I think this is a valid question that anyone with, or attempting to attain, a career in a creative field should ask him/herself. I asked myself this same question more times than I could count in 2013, and I expect I will repeat that habit this upcoming year. I don’t necessarily see that as a bad thing, though.
One of the greatest things about art, in any form, is that there is no such thing as perfection. No matter how good you get, it always feels like you should be reaching higher. One of the worst things about art is that there is no such thing as perfection. How do you know when you’re done? At what point do you stop going over whatever you’ve created with a microscope, looking for problems to fix? I’m a writer and, recently, amateur stand-up comedian, but I’m also a detail-oriented person, so those little inconsistencies in my work that the average reader/listener would never even notice stand out like a sore thumb to me. I feel compelled to address every little issue and in the process, discover more problems. Next thing I know, an hour-long project has extended to four.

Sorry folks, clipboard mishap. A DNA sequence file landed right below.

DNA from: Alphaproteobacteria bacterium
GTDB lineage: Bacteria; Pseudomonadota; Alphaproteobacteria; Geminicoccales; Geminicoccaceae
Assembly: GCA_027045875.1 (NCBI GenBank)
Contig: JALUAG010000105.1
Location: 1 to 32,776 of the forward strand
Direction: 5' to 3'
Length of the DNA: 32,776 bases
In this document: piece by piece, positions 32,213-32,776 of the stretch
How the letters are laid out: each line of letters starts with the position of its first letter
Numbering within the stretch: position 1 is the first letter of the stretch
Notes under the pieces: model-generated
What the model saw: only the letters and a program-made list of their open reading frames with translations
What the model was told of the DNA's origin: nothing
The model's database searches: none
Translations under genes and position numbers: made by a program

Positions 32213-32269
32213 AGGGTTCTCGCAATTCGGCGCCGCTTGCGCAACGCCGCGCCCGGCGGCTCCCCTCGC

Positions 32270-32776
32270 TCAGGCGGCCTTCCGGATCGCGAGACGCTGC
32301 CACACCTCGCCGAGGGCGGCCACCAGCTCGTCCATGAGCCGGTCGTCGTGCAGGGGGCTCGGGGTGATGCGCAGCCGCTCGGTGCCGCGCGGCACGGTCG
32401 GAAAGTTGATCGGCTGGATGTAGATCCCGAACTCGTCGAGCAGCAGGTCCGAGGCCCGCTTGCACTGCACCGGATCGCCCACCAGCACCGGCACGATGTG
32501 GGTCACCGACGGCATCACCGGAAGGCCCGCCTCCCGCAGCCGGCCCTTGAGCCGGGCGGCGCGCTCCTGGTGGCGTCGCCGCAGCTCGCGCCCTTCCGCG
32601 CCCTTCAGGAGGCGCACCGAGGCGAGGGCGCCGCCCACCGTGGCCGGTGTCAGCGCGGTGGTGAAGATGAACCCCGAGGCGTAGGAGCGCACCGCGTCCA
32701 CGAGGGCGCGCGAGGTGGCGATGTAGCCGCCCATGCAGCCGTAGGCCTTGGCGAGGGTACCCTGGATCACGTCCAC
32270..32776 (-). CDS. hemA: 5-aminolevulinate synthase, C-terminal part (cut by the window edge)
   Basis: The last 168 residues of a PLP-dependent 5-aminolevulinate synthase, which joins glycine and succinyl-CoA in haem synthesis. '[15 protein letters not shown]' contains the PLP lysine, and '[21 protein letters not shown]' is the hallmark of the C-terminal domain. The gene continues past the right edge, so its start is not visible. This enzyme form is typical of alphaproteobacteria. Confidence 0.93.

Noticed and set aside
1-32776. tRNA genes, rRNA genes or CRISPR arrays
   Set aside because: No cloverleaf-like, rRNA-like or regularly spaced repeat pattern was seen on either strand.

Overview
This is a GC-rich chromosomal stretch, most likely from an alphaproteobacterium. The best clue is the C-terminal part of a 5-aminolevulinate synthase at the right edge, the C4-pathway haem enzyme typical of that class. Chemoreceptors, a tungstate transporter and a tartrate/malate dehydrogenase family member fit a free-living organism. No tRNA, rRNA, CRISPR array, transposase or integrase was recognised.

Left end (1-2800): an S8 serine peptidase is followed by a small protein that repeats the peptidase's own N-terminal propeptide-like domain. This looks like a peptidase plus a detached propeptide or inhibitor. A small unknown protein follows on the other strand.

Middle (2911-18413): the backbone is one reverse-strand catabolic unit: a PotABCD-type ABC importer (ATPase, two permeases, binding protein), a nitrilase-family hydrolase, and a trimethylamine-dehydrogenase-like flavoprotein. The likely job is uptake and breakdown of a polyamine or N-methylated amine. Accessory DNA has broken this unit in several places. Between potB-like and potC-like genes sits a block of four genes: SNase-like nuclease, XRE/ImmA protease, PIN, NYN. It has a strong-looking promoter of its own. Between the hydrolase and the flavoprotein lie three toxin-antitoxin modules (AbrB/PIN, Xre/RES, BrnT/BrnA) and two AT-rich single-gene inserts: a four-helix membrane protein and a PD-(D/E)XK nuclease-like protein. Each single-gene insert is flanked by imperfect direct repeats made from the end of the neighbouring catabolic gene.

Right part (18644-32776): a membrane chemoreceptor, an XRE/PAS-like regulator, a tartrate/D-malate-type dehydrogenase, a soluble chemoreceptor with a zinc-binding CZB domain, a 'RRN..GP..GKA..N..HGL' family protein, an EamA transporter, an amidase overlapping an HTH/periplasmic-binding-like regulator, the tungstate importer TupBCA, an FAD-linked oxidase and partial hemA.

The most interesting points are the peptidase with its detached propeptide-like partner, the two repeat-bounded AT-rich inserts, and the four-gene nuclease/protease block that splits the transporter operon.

Sometimes that’s the way it is. Sometimes you have to work on something longer than you originally planned to make sure it gets done right. But at the same time, if you want to make a career out of your craft, you need to be productive. You have to produce finished products at a reasonable rate, not always at your leisure. That’s hard to do when you keep going back to touch up old projects. I know I’ve been guilty of this numerous times.
With that said, I still plan on re-lettering our old pages because I think it will significantly increase how professional our books look to new readers, but that will be the last time I touch anything from BlackGuard predating “The Hero Plot Trial”. After that, I’m going to attempt to spend a little more time moving forward and a little less time looking back.